CTRL+Pew calls his creation the Lo-Point. An ironic jab at the naming structure of the cheapest reliably functioning semi-auto handgun, the Hi-Point. Although no one buying a Hi-Point can reliably say they are at a high point in their lives, the same could be said about drinking a Miller High Life 40oz. I’m fairly certain you aren’t drinking that in your private jet.
For now the Lo-Point is a reconstruction of the Hi-Point C9, though the CF380 also fits onto this frame. The regular base file has many changes, such as a larger beaver tail to account for the polymer frame withstanding the heavy slide’s recoil, the front rail, and the much needed omission of the dreaded magazine safety.

According to recent info, future improvements plans are to: add magazines other than Hi-Point’s (such as the Glock 43 and 1911) and for some double stack magazine compatibility. Yes, I did just mention 1911 magazines. The JHP model will be released later on.

So why build this?

If cost is a concern but you already have the proper tooling, you could still find spare parts and slide assemblies to construct one for less than a well-to-do gentleman’s dry aged steak dinner in Manhattan. Or perhaps the rail and ability to fire without inserting a magazine is reason enough? No, I don’t think that is why one would simply build one. Not by any means. Just look at these pictures here.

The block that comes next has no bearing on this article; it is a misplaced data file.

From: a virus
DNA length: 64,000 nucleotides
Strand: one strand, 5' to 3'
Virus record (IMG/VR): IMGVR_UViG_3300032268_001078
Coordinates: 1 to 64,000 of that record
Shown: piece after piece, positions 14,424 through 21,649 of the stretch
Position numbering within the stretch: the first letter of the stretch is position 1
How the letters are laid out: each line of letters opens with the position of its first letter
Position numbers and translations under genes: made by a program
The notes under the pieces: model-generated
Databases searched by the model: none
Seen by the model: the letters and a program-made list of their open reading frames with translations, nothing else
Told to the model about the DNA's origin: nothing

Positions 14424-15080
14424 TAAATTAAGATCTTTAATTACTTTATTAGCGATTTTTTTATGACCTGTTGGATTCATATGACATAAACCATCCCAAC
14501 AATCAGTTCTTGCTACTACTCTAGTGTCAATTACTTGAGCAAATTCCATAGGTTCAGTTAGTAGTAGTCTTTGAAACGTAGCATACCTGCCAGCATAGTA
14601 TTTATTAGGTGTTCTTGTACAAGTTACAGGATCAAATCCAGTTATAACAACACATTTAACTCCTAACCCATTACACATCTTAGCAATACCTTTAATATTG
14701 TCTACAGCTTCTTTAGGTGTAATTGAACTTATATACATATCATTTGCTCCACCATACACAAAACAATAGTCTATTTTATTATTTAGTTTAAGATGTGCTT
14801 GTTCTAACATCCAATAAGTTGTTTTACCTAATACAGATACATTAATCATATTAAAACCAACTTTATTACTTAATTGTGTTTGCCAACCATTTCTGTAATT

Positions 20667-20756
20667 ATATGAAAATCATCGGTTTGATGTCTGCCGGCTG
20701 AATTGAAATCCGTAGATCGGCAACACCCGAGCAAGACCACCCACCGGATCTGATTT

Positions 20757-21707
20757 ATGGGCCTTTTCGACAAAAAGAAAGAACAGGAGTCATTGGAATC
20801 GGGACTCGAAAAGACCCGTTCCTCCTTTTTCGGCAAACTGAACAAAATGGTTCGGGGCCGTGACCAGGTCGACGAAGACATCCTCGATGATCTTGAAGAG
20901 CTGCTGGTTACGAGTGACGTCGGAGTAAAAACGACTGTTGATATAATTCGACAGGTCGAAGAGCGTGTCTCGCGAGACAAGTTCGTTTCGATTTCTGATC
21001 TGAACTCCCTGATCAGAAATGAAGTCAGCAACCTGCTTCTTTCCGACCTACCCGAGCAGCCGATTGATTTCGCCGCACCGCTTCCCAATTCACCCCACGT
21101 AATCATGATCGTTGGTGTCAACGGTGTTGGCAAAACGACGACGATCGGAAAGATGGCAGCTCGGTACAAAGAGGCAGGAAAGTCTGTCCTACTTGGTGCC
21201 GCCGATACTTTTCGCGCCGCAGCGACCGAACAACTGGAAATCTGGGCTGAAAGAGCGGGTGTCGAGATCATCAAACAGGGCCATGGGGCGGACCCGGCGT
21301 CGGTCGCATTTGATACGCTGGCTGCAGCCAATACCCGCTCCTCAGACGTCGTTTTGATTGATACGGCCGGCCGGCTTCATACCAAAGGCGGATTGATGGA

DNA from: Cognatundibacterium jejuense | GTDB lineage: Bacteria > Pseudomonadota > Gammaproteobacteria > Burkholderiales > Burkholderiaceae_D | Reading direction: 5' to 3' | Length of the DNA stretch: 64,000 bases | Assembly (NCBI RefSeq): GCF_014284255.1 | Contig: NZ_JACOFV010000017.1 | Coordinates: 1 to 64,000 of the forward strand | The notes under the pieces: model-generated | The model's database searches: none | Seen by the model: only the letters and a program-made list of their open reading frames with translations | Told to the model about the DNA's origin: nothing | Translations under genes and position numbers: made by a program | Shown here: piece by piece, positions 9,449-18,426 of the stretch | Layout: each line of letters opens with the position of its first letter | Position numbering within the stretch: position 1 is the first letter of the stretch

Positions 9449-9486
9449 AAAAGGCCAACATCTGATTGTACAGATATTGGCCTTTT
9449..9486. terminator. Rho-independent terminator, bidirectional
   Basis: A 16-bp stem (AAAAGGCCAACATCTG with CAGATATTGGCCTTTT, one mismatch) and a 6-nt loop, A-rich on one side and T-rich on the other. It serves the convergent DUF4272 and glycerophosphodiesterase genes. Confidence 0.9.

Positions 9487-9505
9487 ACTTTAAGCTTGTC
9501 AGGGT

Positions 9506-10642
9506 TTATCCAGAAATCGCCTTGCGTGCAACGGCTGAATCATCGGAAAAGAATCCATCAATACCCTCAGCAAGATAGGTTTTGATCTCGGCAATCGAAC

I think these photos will give you an idea.


At the current time these files have been released, and being the nature of the internet, you can find your way to said files and get to creating your very own Lo-Point!

From yours truly, CTRL+Pew, the individuals over at Det_Disp, FOSSCAD and Free Men Don’t Ask, we invite you to come and make it!

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3 Responses

  1. Rickster says:

    Very nice work. Thank you CTRL+Pew !! I think everyone should enjoy making their own firearm at least once in their lifetime.

  2. nomen nescio says:

    About ten years back at the late Todd Green’s one of his instructors ran a Hi-Point 9mm through a 5000 round “torture test” ([laughs in Glock]) and reported that, among other things, it malfunctioned on average once every 47 rounds–with factory new Federal FMJ. He also reported an inability to get passing times on multiple drills with it due to a combination of hideous trigger, nigh-unusable sights, and constantly having to clear stoppages mid-drill. He was a solid B-class shooter in IPSC who had no trouble getting passing scores with anything else you put in his hands, from Glocks to prewar DA revolvers.

    The Hi-Point handguns use the firing pin as the ejector. If that doesn’t scare the shit out of you, you don’t know enough about firearms design to have an opinion here.

  3. TDHofstetter says:

    I do wish that CTRL+Pew had thought to include a simple safety on the thing, but my copy of the STLs completely lacks any such nicety..